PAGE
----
If you hate random popups or fake system warnings on a website, don’t worry – Chrome’s got you covered. The Google-owned browser’s next version, Chrome 71, will block all ads on a website if it provides an “abusive” experience.
Google defines abusive experience as fake messages, phishing, auto-redirect without user action, and unexpected click areas.
Website owners can keep a track of reported abusive experiences on their sites from a special report page. Google will give them a 30-day window to take corrective action on flagged experiences. After that, it’ll block all the ads on that particular site.
Last year, Google introduced a bunch of tools to prevent automatic redirection, unwanted new tabs, and data capturing click areas. The browser’s product manager Vivek Shekhar said that this approach didn’t work as intended:
However, we’ve learned since then that this approach did not go far enough. In fact, more than half of these abusive experiences are not blocked by our current set of protections, and nearly all involve harmful or misleading ads.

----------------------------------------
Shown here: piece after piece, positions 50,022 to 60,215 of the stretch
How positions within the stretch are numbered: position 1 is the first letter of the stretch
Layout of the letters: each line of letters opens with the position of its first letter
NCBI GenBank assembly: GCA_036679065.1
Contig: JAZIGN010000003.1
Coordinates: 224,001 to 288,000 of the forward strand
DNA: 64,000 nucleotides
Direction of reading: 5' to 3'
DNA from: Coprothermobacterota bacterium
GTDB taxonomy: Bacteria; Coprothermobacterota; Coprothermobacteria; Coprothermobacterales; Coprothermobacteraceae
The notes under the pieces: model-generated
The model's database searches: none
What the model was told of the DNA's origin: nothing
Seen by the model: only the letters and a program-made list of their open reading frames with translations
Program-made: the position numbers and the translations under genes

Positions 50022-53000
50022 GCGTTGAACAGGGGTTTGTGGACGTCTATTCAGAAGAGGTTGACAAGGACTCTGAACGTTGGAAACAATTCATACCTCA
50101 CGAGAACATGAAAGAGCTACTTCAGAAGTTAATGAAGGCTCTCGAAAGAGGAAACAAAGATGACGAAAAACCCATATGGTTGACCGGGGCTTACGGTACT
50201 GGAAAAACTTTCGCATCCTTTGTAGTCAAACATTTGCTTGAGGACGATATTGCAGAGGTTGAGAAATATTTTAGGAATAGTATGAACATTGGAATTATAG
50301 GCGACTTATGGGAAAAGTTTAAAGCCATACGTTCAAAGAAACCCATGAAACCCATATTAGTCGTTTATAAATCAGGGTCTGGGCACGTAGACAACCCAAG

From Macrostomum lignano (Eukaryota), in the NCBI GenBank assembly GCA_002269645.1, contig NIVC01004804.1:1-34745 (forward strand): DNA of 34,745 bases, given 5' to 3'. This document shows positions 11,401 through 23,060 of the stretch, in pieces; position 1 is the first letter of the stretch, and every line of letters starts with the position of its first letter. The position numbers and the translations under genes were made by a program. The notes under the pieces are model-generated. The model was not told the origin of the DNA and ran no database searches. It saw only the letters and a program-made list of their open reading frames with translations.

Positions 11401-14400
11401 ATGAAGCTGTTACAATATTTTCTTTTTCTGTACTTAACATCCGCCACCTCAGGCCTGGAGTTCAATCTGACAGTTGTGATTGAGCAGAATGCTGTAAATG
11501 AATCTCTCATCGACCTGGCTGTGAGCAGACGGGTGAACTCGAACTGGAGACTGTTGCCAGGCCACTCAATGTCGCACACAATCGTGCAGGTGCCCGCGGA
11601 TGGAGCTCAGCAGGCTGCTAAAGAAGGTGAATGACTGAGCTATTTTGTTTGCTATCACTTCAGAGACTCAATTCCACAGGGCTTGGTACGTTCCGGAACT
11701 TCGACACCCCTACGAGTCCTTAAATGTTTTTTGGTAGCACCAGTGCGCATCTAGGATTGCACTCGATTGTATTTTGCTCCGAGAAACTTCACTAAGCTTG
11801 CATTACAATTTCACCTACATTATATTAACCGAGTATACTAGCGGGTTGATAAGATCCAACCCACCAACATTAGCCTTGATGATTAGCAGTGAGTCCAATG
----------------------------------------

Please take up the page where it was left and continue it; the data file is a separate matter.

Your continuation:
These ads trick users into clicking on them by pretending to be system warnings or “close” buttons that do not actually close the ad. Furthermore, of these abusive ad experiences are used by scammers and phishing schemes to steal personal information.
Google added that users will be able to disable the ad filtering through browser settings. Chrome 71, with the new ad-blocking features, will launch in December 2018.